Actor from US to work in Canada wants to know about withholding tax - does she have to file a Canadian Tax return


This is a great site. I am from the US and I want to work in Canada - Do I have to file a tax return in Canada?

david ingram replies:

The answer is yes. There will be a 23% witholding tax paid to Canada on your earnings. After that, you have to file a Canadian Tax return. If you earn less than $15,000 Canadian, you will get all your tax back, if you earn over $15,000, the whole amount (including the $15,000) is taxable to Canada.

After paying the tax in Canada, you will report it again on your US Federal return and claim a foreign tax credit on form 1116 for the tax paid to Canada.

If you live in a state with a tax return, you will then report it again to your state. I say "if" because the last person I did was from Nashville, Tennessee and there is no tax on the earnings there.

The following is from a Canadian Governemnt bulletin and deals with your meals and other per diem expenses -- It makes it plain that you have to keep your receipts.

Per diems for non-resident actors providing acting services in Canada
Effective as of January 1, 2002, the administrative policy for per diem amounts and travel expense reimbursements is:

Amounts not subject to withholding

Withholding pursuant to subsection 212(5.1) of the Income Tax Act of 23% is not required from the following amounts:

(a) reasonable travel expenses (airfare, hotels) paid directly to third parties on behalf of the non-resident actor, and
* (b) reasonable travel expenses reimbursed to the non-resident actor provided they are adequately supported by vouchers, maintained by the payer. (Reimbursement of meals including incidentals to a maximum $100/day (Cdn) will not require receipts.)
* Travel expenses excluded from the gross in (a) and (b) above are restricted to expenses incurred for commercial transportation, accommodation and meals.

Amounts above $100/day reimbursed for meals will require that the payer retain receipts from the non-resident actor. If receipts for the full amount paid are not retained, withholdings of 23% on the amount in excess of the total receipts retained are required. For example, a non-resident actor is paid a per diem amount of $600/day for a 10 day period. The payer obtains receipts for the period from the non-resident actor of approximately $200/day. The payer must therefore withhold on the additional $400/day paid to the non-resident actor for which the payer does not retain receipts.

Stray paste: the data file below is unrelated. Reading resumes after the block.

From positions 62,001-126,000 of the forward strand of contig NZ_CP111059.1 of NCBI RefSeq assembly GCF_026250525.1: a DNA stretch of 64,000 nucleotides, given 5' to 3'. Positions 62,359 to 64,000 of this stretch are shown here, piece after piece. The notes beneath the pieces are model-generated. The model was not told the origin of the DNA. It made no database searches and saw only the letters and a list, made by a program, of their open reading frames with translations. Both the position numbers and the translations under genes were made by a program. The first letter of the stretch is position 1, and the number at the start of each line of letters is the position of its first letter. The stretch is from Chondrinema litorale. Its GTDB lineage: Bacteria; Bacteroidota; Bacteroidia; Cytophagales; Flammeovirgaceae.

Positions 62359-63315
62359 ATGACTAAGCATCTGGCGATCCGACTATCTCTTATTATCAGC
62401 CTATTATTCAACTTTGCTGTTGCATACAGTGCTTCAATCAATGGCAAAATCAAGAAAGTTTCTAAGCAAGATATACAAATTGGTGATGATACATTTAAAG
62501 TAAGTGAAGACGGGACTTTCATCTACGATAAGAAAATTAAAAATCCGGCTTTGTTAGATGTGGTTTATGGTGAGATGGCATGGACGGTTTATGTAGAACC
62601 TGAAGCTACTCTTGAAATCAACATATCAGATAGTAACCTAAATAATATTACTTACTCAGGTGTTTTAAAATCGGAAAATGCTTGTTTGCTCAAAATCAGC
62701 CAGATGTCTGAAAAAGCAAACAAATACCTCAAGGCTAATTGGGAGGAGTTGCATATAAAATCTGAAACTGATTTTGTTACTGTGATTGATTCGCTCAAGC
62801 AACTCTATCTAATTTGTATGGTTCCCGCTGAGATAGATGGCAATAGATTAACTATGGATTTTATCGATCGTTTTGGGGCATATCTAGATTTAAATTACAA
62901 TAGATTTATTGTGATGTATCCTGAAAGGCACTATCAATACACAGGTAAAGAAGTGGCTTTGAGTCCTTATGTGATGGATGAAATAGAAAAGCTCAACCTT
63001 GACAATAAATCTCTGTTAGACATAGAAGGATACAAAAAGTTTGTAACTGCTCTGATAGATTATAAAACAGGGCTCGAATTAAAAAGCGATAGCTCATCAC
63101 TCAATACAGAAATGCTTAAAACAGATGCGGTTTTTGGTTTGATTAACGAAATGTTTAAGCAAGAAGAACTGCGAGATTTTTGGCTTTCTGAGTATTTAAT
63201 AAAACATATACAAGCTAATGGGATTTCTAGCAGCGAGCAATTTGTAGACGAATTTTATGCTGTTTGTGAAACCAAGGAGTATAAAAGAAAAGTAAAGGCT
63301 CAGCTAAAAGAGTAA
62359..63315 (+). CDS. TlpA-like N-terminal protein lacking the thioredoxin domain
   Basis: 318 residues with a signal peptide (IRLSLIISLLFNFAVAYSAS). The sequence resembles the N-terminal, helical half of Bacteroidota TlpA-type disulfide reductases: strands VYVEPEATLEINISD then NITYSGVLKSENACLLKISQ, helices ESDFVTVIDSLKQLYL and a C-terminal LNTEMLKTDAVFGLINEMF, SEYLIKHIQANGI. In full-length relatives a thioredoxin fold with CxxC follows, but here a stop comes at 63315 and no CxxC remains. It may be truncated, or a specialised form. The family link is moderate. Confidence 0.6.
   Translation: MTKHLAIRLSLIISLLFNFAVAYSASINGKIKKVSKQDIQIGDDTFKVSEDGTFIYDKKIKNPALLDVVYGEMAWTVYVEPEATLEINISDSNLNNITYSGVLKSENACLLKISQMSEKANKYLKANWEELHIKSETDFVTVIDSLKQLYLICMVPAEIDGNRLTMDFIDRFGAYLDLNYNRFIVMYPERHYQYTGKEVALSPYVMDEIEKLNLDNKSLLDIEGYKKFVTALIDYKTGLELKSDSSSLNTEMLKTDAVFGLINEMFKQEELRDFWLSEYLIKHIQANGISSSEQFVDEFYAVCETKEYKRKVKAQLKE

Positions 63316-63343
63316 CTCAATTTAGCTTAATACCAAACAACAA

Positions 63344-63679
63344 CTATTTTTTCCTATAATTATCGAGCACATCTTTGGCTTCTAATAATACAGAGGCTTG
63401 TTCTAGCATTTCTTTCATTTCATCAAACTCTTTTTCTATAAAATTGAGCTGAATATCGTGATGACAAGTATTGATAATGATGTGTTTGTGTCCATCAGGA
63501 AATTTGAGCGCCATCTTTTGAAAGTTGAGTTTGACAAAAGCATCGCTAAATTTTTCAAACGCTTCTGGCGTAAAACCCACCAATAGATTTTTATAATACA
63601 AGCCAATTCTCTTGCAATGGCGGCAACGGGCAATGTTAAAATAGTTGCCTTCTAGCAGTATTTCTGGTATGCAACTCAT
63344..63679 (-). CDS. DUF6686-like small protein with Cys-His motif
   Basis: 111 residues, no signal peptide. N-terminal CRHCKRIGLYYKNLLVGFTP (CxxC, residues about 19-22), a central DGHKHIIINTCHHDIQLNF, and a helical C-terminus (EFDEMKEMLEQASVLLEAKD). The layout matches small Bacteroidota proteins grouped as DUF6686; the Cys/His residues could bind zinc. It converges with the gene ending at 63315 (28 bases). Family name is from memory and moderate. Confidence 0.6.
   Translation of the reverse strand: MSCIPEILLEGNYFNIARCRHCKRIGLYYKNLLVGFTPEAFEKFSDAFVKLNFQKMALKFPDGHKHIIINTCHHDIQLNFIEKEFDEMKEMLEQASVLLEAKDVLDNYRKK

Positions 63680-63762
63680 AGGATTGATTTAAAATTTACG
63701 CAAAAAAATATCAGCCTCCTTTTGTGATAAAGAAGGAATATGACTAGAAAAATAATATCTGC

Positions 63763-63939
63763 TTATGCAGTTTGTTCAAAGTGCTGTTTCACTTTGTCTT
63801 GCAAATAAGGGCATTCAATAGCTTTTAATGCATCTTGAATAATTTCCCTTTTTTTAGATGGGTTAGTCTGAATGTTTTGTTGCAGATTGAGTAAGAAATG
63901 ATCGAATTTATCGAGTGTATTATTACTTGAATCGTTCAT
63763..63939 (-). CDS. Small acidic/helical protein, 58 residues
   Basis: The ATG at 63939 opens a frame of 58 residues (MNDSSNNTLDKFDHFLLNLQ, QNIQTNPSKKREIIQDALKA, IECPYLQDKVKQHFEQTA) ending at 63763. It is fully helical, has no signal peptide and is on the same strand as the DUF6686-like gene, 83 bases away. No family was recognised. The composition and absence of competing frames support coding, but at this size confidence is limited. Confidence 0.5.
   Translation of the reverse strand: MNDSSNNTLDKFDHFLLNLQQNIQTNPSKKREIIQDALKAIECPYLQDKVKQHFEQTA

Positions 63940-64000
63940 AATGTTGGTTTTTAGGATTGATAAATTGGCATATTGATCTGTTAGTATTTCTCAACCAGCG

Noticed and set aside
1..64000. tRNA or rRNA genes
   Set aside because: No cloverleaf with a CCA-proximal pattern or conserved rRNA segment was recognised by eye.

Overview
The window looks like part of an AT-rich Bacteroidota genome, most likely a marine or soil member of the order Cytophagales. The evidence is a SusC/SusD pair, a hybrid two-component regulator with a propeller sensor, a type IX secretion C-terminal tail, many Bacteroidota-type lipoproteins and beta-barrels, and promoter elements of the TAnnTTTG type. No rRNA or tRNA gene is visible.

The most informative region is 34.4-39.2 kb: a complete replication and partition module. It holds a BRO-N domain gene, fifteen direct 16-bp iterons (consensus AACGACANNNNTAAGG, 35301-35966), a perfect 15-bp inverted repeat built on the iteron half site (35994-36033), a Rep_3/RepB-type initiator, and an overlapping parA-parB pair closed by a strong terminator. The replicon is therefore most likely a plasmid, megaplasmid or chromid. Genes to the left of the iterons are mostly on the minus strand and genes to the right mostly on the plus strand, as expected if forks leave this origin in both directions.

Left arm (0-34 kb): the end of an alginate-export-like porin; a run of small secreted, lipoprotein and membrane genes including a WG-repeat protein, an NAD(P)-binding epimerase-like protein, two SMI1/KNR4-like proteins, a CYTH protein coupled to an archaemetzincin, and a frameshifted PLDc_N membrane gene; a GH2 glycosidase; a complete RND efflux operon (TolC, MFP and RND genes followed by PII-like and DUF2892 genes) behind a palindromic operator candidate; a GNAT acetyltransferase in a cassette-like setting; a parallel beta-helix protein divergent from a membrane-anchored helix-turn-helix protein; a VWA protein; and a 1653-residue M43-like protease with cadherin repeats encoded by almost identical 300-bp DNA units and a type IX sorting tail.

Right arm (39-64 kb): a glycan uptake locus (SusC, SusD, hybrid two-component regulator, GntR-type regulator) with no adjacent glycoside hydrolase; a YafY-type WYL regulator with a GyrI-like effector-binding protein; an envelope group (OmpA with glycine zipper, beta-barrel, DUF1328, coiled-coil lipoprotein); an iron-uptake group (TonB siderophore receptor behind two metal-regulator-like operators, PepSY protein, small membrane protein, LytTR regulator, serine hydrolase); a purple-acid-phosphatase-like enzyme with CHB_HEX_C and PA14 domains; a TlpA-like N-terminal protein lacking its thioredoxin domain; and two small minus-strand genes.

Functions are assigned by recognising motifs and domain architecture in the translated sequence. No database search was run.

Amounts of $100/day or less paid as a reimbursement of meals expenditures will require only that the payer obtain an attestation from the non-resident actor that such amounts were incurred. However, the non-resident actor is required to retain the receipts for possible subsequent verification by the Canada Revenue Agency. It is expected that payers exercise reasonable discretion in accepting such attestations from non-resident actors. For example, where shooting for a particular period took place in a remote area without access to restaurants, and all meals were provided on the set, it would not be reasonable to accept an attestation that a non-resident actor incurred meal expenditures of $100/day for this period.

The 23% withholding tax is required to be remitted to the Receiver General by the 15th of the month following the month in which the payments were made. For example, if a per diem is paid to a non-resident actor on January 10 , 2002 the remittance of the withholding tax would be required to be made to the Receiver General by February 15, 2002. Payers and non-resident actors should consider these time frames when determining whether the withholding tax should be applied and whether receipts may be provided to the payer by the non-resident actor before the time required for remitting the tax.

The actual CRA bulletin can be found at:

More information can be obtained at


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